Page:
Sure, keeping Google Assistant on all the time is not exactly great for your privacy and security. It puts you at constant risk of someone else unlocking your phone just by imitating your voice.
But being able to activate Google Assistant at any time is so convenient. People are so used to communicating with their phones while their hands are busy that they don’t mind any security risks. And even though turning on the screen is a small extra step, it’s still an extra step. It’s surprisingly hard to do that extra step if you’re “programmed” otherwise.
So, unlocking your phone with the screen off should be as easy as saying “OK Google”, right? Wrong! It’s much more complicated than that. At least for some people. Because not all phones are created equal, and not all phones are supposed to allow you to unlock them with your voice.
If you’re lucky enough to own a device that natively supports the voice unlock, the configuration process is as simple as it gets. You just need to enable the option to unlock your screen with Voice Match, and that’s it. But if your phone doesn’t support this feature, you can’t really use Google Assistant with the screen off “the right way”.
But which phones support this by default? Well, that’s hard to tell. Google’s own Pixel devices should have this feature, as well as some older Nexus phones, but I also managed to get it working on my Pocophone F1 without any shenanigans. You can also find various reports on the forums saying which phone supports it and which doesn’t. And Google not releasing the official statement also doesn’t help.
So, the only way to know if your phone supports OK Google when the screen is off is by checking the assistant settings. If you find the Unlock with Voice Match option in the settings, your phone supports this feature. If not, I’m sorry, but you’ll have to settle for other options.
Enable “Unlock with Voice Match”
For all you lucky ones who own a device that supports unlocking with Voice match, setting up this feature is straightforward. Here’s what you need to do:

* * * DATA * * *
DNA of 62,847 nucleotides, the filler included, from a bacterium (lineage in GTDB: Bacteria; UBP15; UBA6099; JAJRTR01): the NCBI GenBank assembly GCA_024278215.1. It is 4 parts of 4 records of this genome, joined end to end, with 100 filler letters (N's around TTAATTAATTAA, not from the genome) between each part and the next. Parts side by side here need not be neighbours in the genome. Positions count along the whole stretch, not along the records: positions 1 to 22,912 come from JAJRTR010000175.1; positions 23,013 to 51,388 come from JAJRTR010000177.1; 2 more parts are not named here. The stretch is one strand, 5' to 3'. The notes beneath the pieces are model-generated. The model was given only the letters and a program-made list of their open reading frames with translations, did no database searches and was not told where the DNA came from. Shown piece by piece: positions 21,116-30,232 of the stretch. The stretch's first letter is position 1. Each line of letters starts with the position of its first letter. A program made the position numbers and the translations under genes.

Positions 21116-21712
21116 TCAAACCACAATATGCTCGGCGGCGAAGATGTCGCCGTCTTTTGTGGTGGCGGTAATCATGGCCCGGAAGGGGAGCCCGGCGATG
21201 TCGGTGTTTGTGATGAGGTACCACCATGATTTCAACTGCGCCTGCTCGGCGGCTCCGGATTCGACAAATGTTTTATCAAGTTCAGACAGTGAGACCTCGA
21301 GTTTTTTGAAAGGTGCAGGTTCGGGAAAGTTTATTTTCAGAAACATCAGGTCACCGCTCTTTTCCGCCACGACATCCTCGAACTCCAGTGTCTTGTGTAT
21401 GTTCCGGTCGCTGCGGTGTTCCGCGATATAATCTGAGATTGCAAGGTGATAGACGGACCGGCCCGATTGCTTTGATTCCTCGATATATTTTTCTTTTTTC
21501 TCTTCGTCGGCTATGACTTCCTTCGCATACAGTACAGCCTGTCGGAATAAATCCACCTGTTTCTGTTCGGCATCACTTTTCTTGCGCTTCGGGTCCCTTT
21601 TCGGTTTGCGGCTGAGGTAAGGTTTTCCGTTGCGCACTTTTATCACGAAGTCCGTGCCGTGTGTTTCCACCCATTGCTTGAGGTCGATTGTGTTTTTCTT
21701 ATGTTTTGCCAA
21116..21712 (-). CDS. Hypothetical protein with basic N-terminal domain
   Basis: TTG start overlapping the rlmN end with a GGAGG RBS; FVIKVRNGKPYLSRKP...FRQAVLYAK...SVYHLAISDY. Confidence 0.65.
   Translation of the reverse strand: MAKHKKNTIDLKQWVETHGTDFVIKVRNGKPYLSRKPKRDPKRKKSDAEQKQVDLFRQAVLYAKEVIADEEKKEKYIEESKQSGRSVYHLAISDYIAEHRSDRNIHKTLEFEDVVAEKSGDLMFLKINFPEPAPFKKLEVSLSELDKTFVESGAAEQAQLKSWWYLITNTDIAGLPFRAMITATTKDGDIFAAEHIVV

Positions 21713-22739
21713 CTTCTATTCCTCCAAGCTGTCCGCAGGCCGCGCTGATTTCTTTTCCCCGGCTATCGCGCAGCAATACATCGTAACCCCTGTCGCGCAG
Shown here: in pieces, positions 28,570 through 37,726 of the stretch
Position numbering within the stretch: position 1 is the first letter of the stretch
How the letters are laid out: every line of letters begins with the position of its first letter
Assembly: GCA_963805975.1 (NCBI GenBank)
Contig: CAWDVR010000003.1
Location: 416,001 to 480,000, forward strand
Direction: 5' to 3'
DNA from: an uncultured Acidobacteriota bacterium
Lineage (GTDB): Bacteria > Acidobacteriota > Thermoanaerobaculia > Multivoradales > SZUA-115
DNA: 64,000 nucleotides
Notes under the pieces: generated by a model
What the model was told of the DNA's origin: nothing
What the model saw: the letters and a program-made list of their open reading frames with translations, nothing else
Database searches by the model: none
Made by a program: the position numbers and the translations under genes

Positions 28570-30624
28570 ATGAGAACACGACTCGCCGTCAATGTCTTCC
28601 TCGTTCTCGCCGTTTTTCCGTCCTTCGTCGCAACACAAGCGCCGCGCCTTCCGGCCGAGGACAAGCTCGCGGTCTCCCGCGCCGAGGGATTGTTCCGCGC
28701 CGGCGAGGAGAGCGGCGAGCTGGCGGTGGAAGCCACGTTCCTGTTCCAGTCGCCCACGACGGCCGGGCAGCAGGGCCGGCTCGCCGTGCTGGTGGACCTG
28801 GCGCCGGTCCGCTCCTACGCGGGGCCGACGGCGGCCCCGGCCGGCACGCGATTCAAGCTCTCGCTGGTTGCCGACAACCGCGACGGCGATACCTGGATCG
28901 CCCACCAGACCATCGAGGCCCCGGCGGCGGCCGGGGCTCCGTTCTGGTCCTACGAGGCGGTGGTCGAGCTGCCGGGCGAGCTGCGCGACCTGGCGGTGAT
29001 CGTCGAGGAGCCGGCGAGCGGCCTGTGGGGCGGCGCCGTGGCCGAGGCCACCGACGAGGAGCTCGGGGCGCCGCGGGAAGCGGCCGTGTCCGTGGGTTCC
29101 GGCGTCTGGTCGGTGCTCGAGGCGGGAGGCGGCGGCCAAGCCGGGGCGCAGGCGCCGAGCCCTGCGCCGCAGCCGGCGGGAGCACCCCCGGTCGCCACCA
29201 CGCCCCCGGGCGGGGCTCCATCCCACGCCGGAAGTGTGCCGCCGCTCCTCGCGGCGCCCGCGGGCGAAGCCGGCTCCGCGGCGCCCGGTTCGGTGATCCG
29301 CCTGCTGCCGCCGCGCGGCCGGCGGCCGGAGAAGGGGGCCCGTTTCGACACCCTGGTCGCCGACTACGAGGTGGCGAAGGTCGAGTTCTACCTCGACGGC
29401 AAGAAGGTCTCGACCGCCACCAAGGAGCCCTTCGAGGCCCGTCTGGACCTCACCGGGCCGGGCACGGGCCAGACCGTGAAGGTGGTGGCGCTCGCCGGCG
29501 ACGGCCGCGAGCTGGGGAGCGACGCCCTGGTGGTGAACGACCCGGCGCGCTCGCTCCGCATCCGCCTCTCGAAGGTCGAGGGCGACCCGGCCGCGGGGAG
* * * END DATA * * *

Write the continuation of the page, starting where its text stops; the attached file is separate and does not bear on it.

- Go to Settings.
- Go to Google > Search, Assistant & Voice > Voice.
- Tap Voice Match.
- Enable the Unlock with Voice Match option.
That’s it. Now Google Assistant will listen all the time, even if the screen is off, and you’ll be able to unlock your phone with a simple voice command.
But if you don’t see this option, there’s no ‘real’ way around. So, if you really want to use Google Assistant when the screen is off, try some alternatives (if we can call them that) below. But keep in mind, these are far less convenient.
If you’re desperate enough to have Google Assistant with the screen off, there’s one unusual, less convenient solution that actually works. Android Auto allows you to use Assistant everywhere; it just needs to be running in the background all the time.
If you don’t have Android Auto pre-installed on your device, head over to the Play Store, and install it. Just set it up by allowing a few permissions and agreeing to a few terms, and you’re good to go.
As Android Auto is integrated with Google Assistant, and you shouldn’t be using your phone while driving, it allows you to interact with your device even when the screen is off. So, as long as you keep Android Auto running in the background, you’re covered.